How has your work as a photographer progressed over the years? (i.e. subject matter, where your work has been published, the launch of your blog and teaching classes, etc).
The diversity of subject matter has expanded over the years. Where I used to be primarily a landscape and action shooter, I’ve become more comfortable shooting portraits, and since moving to Alaska, I’ve started shooting wildlife and aviation and I’ve gotten heavily into aerial photography. The truth is that I find fascination in shooting just any kind of subject, especially when it comes to outdoor photography, so as the years have progressed, I’ve just had more time to experiment.
Also, blogging has become a huge thing for me. It’s really become the number one aspect of my business. It’s grown tremendously since I put up my first post in 2007. I had no idea where it would lead, but in the past two years, I’ve received three “Top 100 Photography Blog” awards and it’s turned into an incredible vehicle for marketing, getting my images out there, selling my ebooks and keeping in touch with other photographers around the world. I would say that nearly all the successes and notable projects and collaborations I’ve experienced in the past few years have originated from my blog.
You have some pretty amazing aerial epic shots of Alaska’s peaks. How did you capture them?
Thanks! I’m really excited about my aerial photography, I think it’s some of my favorite and best mountain photography I’ve ever done. I have to confess, though, I have a secret weapon: A little yellow 1947 Cessna 120 that I’ve owned for almost 7 years. It gives me incredible vantage points I’d never be able to get otherwise, and it’s way more fun that a drone. It’s essentially like owning a Subaru with wings, which is really useful up here, since we have more gravel bars than roads in Alaska.
Where did you learn to fly?
I learned to fly here in Anchorage. When we moved here in 2008, our first apartment was right under the flight pattern for Merrill Field. The constant buzz of bush planes overhead drove me mad, I couldn’t stop looking up at them all the time. I started my lessons within two months of moving here and by spring of 2009, I had my license.
Your blog has a lot of content and tips on photography. What are you hoping to accomplish with your blog?
I try to provide a good mix of education, information and entertainment. My goal is to inspire my readers and help them become better, more enthusiastic, more proficient photographers. I seem to have found a voice that resonates with a lot of people, which is explaining things in an honest, down-to-earth way, but from the perspective of someone who has over two decades of experience and expertise, and someone who has found great joy with photography.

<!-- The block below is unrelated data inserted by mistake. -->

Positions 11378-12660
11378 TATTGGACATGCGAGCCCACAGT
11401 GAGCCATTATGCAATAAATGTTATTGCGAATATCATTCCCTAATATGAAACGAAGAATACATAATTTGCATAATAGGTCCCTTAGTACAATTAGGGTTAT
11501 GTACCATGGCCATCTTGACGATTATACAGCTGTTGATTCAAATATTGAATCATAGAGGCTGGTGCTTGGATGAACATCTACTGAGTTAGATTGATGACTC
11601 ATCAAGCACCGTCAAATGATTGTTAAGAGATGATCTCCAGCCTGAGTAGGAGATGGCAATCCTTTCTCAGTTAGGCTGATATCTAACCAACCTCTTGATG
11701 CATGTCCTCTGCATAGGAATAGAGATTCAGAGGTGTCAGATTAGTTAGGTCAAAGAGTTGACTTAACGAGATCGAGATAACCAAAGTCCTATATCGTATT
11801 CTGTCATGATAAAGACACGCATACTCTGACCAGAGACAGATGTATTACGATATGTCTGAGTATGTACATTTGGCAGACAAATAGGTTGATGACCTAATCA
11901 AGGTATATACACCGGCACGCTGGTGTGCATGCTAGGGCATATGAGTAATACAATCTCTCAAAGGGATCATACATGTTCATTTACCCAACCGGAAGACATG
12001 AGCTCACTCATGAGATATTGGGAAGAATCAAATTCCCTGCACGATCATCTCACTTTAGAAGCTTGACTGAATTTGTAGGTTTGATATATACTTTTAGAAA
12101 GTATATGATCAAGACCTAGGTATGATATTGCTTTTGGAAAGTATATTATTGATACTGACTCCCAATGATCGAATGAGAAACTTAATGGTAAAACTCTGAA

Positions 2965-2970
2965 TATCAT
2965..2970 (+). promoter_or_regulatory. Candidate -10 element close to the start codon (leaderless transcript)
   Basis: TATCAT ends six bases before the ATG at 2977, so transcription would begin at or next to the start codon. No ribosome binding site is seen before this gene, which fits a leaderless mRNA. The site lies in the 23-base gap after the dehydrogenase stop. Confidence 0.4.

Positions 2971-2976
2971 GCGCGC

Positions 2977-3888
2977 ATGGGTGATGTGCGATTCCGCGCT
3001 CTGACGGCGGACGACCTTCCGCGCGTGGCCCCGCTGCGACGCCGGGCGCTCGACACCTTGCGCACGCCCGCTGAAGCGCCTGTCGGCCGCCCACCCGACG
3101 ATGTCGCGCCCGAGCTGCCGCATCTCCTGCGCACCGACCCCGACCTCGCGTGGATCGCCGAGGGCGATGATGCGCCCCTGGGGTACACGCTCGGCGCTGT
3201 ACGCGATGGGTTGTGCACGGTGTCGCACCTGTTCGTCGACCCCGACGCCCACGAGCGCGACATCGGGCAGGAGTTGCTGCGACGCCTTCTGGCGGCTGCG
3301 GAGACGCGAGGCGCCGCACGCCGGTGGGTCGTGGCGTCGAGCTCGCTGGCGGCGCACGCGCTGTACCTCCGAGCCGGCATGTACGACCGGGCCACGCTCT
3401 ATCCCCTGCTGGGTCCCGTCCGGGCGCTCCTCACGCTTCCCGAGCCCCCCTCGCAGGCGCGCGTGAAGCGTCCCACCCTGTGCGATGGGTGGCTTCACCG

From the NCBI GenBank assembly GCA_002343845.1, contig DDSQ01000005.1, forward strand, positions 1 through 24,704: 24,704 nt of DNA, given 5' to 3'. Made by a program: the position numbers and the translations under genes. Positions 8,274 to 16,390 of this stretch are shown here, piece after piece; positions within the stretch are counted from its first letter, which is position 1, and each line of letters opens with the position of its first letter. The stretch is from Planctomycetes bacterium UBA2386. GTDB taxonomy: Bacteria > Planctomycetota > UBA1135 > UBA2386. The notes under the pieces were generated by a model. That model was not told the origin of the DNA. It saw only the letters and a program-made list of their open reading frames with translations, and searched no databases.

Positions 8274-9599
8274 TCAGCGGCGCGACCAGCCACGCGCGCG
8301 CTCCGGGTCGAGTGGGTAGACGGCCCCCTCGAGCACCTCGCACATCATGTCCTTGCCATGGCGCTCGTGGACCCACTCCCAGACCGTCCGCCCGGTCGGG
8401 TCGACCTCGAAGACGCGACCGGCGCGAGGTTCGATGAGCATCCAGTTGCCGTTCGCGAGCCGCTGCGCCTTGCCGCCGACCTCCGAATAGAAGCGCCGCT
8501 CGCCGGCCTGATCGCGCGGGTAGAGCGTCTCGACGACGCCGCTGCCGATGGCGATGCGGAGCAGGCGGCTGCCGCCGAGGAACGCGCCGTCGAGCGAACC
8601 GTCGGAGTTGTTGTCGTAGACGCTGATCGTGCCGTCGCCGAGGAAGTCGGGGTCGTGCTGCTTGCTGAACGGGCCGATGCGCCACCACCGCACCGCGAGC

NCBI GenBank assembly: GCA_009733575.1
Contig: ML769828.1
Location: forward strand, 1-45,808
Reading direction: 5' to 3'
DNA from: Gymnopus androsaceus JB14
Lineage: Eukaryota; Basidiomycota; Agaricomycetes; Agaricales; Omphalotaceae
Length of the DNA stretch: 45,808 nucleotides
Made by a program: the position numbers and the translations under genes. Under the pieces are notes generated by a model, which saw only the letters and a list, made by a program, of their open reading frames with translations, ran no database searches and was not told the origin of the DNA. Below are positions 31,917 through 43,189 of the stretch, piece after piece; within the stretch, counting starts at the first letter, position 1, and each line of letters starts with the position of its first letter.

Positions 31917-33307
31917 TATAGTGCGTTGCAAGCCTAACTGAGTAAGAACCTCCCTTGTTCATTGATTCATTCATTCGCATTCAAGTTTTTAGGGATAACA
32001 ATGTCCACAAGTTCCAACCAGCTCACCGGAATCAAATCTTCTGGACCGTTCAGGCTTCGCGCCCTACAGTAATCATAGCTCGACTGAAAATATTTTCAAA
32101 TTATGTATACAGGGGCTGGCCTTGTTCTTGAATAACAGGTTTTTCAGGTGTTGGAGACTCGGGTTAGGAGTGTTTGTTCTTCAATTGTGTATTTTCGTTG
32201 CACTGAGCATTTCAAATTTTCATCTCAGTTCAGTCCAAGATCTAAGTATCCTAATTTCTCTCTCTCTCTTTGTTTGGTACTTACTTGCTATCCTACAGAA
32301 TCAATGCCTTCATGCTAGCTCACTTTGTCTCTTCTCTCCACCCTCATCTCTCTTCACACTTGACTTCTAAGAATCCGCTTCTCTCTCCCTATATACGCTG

I want to share that joy with as many people as possible. I believe that if we all find more happiness, fulfillment and success with our photograph and other creative endeavors, then we’ll all be better citizens of the planet and the world as a whole will be a better place for everyone.
What is your advice to people wanting to improve and learn photography?
They should all follow my blog! As with any craft, becoming a better photographer just takes practice. Shooting on a regular basis and immersing yourself in the process of photography as often as you can will lead to you becoming more comfortable with your gear, more proficient with your technique and more confident with your creativity. With time and practice, lots of experimentation and learning a few tips from some photographer who you admire, you’ll begin to develop a style and become more efficient with shooting great imagery.
Any tips on gear?
Anyone who’s looking to buy a new camera or get into photography these days should go mirrorless. DSLRs are great, but they’re bigger and heavier, and besides, mirrorless is the way of the future when it comes to cameras and technology. I’m a huge fan of the Fujifilm X Series, they produce excellent image quality and wonderful colors, and they have such user-friendly creative features. And they’re just really fun to use. In over 20 years as a photographer, I’ve never been so inspired by my cameras as I am right now.
This really has to be the number one thing. Every camera makes great pictures these days, so the most important factor is that you love your camera. Find the one that feels great in your hands, that has intuitive controls and that MAKES YOU WANT TO USE IT. It should be like a favorite musical instrument. If it doesn’t inspire you to pick it up as often as you can, then you won’t feel compelled to take it out and shoot with it all the time. My advice is to go to the store and try out a few different models. See which one you like. Don’t pay any attention to megapixels or whether it’s full-frame or not, those things aren’t they key to making great photos. Your own inspiration and creativity is what makes great photographs. That and compelling subjects, special moments and magical light.
Dan Bailey is a full time adventure and outdoor photographer and Top 100 Photography Blogger. He has written seven eBooks and two print books, Outdoor Action and Adventure Photography, published by Focal Press, and Adventure Photography, a Falcon Guides title co-published by Backpacker Magazine.
An official FUJIFILM X Photographer, Dan’s client list includes Alaska Airlines, Outoor Photographer Magazine, National Geographic Adventure, Outside, Patagonia, Backpacker Magazine and Salsa Cycles. Dan currently lives in Anchorage, Alaska, where he teaches photography workshops and spends his free time hiking and skiing in the mountains and flying his little yellow Cessna bush plane.
Ready to learn more?
Check out and subscribe to Dan’s website: www.danbaileyphoto.com
Follow Dan on Instagram! You are bound to be constantly inspired!
Dan also offers on location photography workshops and tours. To learn more about his future events click here.